I always told my economics students that while retailers often did not know the elasticity of demand for their products – how sensitive demands are to prices – they could easily infer this information by experimenting with price variations. If prices are increased a bit and firm revenues from a product fall then demands are […]
This book by George Akerlof and Robert Shiller, “Phishing for Phools” deals with the deep issues that arise in rejecting the “rationality” assumption in economic theory. If, as economic actors, we are rational and well-informed then free markets make a lot of sense. If we make irrational choices (choices that create an unforeseen disadvantage for […]
I drafted this paper for the forthcoming Beijing Forum at Peking University. Preliminary. Comments very welcome.
Climate Policy Decisions Under Uncertainty
Honorary Visiting Fellow, Department of Economics, University of Melbourne, Parkville, Vic, 3052.
Abstract: The economics of climate mitigation […]
I’ll present this paper in a week or so at the Water Forum, Wodonga. Comments more than usually welcome.
Drought, Uncertainty and Water Supply Planning
Visiting Fellow, Department of Economics, University of Melbourne, Parkville 3052.
Abstract. Water supply planning when there is a threat of uncertain drought is discussed in […]
I have never understood why events such as this happen. 267 apartments were sold in Glen Waverley in 90 minutes for $70m. It doesn’t seem to me to maximize profits to the developer – charging higher prices and stretching out the period of sale (or using a simple auction procedure) would make more sense. It […]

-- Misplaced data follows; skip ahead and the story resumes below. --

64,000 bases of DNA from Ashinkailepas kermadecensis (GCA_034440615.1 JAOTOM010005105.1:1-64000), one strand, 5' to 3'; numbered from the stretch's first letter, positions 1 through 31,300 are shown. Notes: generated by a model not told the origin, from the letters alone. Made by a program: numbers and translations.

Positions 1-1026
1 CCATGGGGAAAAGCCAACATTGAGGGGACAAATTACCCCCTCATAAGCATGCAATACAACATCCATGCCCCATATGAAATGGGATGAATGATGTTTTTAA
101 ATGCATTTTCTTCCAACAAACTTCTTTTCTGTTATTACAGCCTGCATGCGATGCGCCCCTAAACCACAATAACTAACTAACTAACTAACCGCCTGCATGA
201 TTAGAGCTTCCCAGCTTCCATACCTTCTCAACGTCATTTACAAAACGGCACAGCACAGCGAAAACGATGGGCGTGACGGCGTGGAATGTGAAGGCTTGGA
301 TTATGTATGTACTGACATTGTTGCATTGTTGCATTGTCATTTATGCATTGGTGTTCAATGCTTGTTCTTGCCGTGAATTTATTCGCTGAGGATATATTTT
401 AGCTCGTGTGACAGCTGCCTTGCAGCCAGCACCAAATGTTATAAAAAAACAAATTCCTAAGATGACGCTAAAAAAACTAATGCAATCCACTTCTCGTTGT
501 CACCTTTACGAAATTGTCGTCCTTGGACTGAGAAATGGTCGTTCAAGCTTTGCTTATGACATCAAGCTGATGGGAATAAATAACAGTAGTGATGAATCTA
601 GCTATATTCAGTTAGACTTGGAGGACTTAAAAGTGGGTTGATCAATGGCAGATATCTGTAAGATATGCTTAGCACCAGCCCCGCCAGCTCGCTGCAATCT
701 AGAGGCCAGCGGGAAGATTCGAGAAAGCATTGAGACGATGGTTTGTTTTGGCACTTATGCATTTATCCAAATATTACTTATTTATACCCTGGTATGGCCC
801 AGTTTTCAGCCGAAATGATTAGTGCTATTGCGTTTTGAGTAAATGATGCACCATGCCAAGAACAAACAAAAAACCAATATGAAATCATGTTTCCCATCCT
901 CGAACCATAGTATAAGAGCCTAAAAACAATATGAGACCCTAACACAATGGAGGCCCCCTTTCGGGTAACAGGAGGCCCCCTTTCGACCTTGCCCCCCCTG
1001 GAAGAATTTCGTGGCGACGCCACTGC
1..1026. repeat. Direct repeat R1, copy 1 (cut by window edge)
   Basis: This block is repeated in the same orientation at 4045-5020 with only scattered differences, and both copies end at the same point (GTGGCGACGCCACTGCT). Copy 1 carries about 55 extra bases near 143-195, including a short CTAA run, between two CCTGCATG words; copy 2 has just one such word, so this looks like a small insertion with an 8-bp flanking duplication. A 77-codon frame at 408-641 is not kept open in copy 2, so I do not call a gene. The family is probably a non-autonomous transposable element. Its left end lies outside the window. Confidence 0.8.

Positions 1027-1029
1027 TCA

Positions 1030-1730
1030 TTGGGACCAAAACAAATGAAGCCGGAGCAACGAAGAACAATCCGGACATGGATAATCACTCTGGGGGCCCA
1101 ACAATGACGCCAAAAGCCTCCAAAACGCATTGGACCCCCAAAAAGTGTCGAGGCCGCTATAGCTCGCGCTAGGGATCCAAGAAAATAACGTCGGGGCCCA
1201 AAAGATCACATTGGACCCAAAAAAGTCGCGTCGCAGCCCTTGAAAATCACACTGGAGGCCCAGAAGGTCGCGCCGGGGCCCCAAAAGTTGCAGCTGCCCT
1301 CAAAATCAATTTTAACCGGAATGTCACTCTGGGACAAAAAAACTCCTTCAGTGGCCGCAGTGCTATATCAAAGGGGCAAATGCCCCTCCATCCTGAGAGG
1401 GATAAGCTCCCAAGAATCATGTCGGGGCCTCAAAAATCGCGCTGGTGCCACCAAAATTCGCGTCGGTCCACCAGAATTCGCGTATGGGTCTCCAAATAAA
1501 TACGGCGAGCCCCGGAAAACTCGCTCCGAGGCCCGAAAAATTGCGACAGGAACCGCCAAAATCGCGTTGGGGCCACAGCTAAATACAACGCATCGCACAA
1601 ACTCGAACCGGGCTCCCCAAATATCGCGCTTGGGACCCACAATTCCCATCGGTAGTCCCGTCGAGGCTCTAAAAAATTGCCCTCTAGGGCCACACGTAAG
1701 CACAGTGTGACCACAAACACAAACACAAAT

I attended some economics honours student presentations on Friday and what was noticeable in most of the studies was a lack of any economic theory. Yes there was usually a data base and, yes, statistical techniques were applied to that data base (along with (occasionally) some quasi-theoretical reasoning about what might or might not be […]
Distortions in the patient market for new drugs mean that drugs are overwhelmingly being developed for people who will die anyway from conditions the drugs are designed to address. There are few incentives to provide preventative medicines and this distortion costs lives.
As the Economist states:
“The data paint a bleak picture. The economists find […]
These are views of the Economic Society of Australia (Victorian Branch). My only qualification to these views is that they do not stress strongly enough that this attempted downgrade economics will be self-defeating from the viewpoint of the University’s own objectives of improving its financial viability and attracting higher ATAR students. It is difficult to […]
(From The Australian).
Blood on the floor in the dismal science: La Trobe economics professor Harry Clarke is calling it a “bloodbath”. The university is proposing to cut its economics school from 28 staff to just 10. And now everyone needs to bid for the positions that are left, including four professors battling it out […]
La Trobe University’s “Future Ready” restructuring commenced over the last 2 days. My School of Economics was dished out its medicine today.
The current School will become part of a Department of Finance and Economics (the lack of alphabetical ordering in the 2 components is significant). Proposed staff cuts in economics are from 28 to […]